The primary takeaway from the above articles is that compensation is evident in gait based on the size of the LLD. However, whether these compensations lead to any negative outcomes over the longer term is not known. We also don’t know if a certain size LLD warrants intervention given these compensatory strategies.

What’s the Take-Home Message?

Leg length discrepancies are readily identifiable in the general population, with some sources reporting an average difference of approximately 5 mm. Furthermore, screening for LLDs would not be advisable given the large prevalence rate in the asymptomatic general population and lack of strong correlation to symptomatic development or future negative effects. There is substantial controversy over a threshold LLD necessitating intervention, and after review of the available evidence, this remains unknown.

Many clinicians and coaches anecdotally report LLDs being causative for pain or performance issues, however, there is a paucity of evidence linking a particular LLD to either. Given what we know about the complexities of pain, this would be an extremely reductionist approach that at this time is indefensible based on current evidence. This means that if a patient reports in clinic with low back pain, it would not be recommended to check for an LLD. Low back pain has a high prevalence in the 4th decade of life and yet many clinicians check for LLDs to see whether it is related to the patient’s symptoms. However, if the patient is in their 40s, a finding of an LLD would certainly have been adapted to at this point. Even if we wanted to follow this line of clinical reasoning, the typical recommendation is then a shoe insert – an intervention greatly lacking in high quality evidential support.

Regarding LLDs and performance, at this time it would appear we adapt to a range of LLDs. Is there potentially a point where an LLD becomes problematic for a patient, sacrificing quality of life? Potentially, but we’ve yet to find a generalizable, predictive rule. Such scenarios are likely much more related to non-idiopathic situations involving congenital deficits, fracture, post-joint replacement, tumor, infection, etc. We even have examples of high-level athletes with LLDs. Gordon et al. discuss Usain Bolt having a reported 1.3 cm LLD and video analysis demonstrating “…right leg striking the ground with 13% more force and his left leg spending 14% more time on the ground.” This makes it difficult to single out such an isolated biomechanical finding and claim it as a “problem” necessitating fixing. Overall, Gordon et al conclude:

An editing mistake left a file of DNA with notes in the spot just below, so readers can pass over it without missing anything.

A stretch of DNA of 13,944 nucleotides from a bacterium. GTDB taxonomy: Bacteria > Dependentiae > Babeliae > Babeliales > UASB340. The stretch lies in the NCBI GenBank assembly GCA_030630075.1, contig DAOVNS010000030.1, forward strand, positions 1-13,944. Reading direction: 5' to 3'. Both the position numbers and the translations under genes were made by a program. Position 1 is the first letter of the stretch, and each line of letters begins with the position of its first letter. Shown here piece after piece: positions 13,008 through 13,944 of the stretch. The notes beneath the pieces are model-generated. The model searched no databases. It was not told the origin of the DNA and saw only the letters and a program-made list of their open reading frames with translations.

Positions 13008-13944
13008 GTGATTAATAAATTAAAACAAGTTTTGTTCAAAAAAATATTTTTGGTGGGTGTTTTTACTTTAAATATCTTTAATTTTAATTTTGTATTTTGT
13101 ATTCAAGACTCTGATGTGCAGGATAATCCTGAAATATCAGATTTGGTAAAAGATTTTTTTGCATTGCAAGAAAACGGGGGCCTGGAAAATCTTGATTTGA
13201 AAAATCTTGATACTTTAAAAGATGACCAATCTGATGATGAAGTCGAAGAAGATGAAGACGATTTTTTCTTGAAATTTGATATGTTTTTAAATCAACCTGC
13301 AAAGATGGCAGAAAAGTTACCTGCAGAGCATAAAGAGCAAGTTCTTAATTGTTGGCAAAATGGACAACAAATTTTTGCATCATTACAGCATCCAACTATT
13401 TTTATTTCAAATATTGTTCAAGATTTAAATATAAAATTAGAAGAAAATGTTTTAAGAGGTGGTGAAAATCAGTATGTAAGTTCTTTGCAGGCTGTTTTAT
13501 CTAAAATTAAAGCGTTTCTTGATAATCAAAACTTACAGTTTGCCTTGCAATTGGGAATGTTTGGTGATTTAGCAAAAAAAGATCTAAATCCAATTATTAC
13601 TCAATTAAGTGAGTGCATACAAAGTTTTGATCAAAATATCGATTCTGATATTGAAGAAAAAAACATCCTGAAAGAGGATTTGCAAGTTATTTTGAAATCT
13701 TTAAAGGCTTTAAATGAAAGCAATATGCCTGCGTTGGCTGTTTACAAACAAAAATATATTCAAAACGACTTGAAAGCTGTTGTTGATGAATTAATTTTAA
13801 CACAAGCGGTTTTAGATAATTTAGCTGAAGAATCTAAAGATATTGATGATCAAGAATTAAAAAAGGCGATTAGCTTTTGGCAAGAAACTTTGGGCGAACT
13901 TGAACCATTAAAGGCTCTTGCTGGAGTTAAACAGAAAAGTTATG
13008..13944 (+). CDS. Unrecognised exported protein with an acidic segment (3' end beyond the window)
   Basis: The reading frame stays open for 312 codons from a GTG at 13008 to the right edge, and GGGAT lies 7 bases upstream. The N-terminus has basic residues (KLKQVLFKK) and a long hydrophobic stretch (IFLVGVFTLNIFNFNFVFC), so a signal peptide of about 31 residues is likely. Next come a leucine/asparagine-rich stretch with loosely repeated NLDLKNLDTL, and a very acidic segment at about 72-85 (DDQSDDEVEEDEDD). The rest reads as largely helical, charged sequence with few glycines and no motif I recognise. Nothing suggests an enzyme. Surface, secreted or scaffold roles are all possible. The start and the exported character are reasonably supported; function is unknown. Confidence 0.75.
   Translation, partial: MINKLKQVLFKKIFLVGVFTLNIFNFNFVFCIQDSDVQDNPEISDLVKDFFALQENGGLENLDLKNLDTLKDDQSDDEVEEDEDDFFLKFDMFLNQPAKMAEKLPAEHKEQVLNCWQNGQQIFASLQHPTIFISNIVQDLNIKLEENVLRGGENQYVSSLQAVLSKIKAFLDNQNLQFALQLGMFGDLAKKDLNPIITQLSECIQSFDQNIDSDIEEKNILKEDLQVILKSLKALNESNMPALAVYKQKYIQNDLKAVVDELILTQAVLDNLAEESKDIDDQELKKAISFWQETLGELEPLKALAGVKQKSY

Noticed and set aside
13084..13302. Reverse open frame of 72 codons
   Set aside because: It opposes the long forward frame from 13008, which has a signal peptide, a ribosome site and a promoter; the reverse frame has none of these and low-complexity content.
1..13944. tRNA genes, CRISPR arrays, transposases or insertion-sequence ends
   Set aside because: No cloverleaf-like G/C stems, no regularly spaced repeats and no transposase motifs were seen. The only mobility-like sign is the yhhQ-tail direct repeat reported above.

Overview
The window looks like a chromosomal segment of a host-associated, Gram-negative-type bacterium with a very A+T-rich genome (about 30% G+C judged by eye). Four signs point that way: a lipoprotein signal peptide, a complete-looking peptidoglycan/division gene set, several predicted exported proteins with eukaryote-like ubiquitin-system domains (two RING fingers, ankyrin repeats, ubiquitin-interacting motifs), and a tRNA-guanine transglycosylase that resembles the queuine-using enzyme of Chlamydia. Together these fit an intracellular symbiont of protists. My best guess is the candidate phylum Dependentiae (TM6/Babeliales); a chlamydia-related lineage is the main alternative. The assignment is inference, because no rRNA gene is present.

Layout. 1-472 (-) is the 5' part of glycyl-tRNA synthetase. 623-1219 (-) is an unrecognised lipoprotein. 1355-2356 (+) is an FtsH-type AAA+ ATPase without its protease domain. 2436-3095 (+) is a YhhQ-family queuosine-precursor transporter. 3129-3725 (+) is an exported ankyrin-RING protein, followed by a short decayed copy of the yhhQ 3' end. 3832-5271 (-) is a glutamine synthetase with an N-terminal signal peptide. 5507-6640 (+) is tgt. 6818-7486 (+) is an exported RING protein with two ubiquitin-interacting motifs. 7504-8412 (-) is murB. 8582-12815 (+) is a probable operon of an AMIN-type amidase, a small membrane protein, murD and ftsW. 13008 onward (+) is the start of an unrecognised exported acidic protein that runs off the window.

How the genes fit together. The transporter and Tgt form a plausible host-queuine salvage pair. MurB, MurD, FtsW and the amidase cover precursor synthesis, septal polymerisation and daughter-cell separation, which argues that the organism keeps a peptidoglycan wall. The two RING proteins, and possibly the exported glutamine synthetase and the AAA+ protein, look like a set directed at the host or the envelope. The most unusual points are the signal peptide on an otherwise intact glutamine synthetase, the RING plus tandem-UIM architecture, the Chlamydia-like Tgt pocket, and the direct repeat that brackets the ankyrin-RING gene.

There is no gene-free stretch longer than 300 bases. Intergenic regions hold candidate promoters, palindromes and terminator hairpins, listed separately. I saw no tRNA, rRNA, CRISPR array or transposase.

“In conclusion, the evidence for the effect of leg length discrepancy and the amount of leg length discrepancy that we should be treating is quite poor and probably has advanced little since Gross’s initial survey of pediatric orthopaedic surgeons.”

What does this mean for us as clinicians and coaches? 

We should ensure we aren’t making problems out of normative findings in the general population, and we should understand that either way, we are adaptable. We certainly should NOT be screening for LLDs in routine practice. Finally, attempting to make claims about an LLD’s relationship with pain or performance issues would not only be overly reductionist but stands in opposition to what evidence is currently showing us. There may be cases where a non-idiopathic LLD is an issue, but for the majority of clinicians and coaches, these cases are likely an exceedingly small fraction of real-world encounters.


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About Michael Ray

Dr. Ray is the founder of Shenandoah Valley Performance Clinic in Harrisonburg, VA. He obtained a M.S. in Exercise Science from the University of South Carolina and graduated Magna Cum Laude with his Doctorate of Chiropractic (D.C.) from Sherman College of Chiropractic.